In June 2020, civilian workers made an average of $38.20 per hour – workers earned about $26.17 per hour in wages and $12.04 per hour for benefits, according to data from the U.S. Bureau of Labor Statistics

 

Private industry workers made slightly less at $35.96 per hour, with salaries accounting for 70% of employer salary costs and benefits accounting for 30% of employer salary costs. 

 

By June 2021, the BLS reported civilian workers were earning an average of $38.91 per hour – wages were up to $26.85 per hour on average and benefits were up slightly to $12.06 per hour. 

 

Private industry workers made an average of $36.64 per hour, with salaries accounting for 70.6% of employer salary costs and benefits accounting for 29.4% of employer salary costs. 

 

Economists say workers are seeing the largest pay hikes since the early 1980s.

 

Some industries are seeing steeper pay hikes than others, particularly leisure and hospitality, where salaries have increased at an annualized pace of 6.6% over two years, The Pittsburgh Post-Gazette reported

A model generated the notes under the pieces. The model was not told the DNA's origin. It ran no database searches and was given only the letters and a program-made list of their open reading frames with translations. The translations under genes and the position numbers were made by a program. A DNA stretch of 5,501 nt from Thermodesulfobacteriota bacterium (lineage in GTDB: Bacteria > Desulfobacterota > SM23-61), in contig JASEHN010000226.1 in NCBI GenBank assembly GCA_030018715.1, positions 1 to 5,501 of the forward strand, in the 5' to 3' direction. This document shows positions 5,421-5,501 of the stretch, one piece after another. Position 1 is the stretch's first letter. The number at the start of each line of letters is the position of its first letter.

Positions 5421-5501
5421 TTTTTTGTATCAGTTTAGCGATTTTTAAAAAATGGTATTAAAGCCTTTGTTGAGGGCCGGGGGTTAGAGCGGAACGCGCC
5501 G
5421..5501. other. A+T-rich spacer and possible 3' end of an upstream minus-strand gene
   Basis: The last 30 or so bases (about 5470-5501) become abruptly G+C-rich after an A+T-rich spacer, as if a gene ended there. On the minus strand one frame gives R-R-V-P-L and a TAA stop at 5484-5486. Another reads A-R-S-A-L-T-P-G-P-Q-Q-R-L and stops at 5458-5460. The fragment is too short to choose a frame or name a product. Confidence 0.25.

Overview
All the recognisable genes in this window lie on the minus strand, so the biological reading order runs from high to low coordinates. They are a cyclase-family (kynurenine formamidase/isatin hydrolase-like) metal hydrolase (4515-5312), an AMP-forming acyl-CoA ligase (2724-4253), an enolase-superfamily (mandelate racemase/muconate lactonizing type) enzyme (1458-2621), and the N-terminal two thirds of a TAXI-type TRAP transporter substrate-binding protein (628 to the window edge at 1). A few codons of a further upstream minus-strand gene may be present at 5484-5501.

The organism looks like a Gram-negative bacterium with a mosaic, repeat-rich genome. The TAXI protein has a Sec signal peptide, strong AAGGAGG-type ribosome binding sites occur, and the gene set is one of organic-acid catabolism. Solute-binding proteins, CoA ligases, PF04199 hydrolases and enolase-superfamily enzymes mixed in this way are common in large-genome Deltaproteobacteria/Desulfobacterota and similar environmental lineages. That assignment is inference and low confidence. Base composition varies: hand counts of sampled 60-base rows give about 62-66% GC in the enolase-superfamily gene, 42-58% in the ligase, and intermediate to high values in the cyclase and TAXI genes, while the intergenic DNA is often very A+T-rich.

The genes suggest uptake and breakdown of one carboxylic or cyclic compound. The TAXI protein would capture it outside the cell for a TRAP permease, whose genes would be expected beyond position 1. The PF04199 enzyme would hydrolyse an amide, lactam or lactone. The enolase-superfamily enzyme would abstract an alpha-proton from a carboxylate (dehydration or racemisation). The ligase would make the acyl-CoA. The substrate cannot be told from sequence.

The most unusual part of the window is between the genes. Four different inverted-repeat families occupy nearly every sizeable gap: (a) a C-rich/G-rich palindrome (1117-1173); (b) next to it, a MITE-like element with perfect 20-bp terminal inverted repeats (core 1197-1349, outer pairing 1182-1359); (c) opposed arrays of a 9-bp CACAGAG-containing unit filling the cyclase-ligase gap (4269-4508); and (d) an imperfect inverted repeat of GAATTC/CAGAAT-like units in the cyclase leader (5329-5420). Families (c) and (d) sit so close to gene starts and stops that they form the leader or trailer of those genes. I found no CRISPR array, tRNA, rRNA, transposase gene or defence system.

Here’s why you should consider paying employees more than average

 

Though worker compensation is on the rise across the board, many jobs experts believe companies should offer higher-than-average compensation to remain competitive. Here’s why:

 

  • High salaries make it easier to attract top-tier job candidates

 

As the world returned to somewhat normal in 2021, businesses were forced to come to terms with the fact that they’d need to offer salaries that entice people back into the workforce. More and more workers now refuse to take a job that only pays minimum wage, and quality job candidates know they deserve compensation for the extra skills and experience they bring to the table. 

 

David Autor, M.I.T. professor and co-director of the M.I.T. Task Force on the Work of the Future said in a New York Times op-ed that COVID-19 has created a fundamental shift in the way workers view and value their time. 

 

“Americans are less eager to do low-paid, often dead-end service and hospitality work, deciding instead that more time on family, education and leisure makes for a higher standard of living, even if it means less consumption,” he wrote.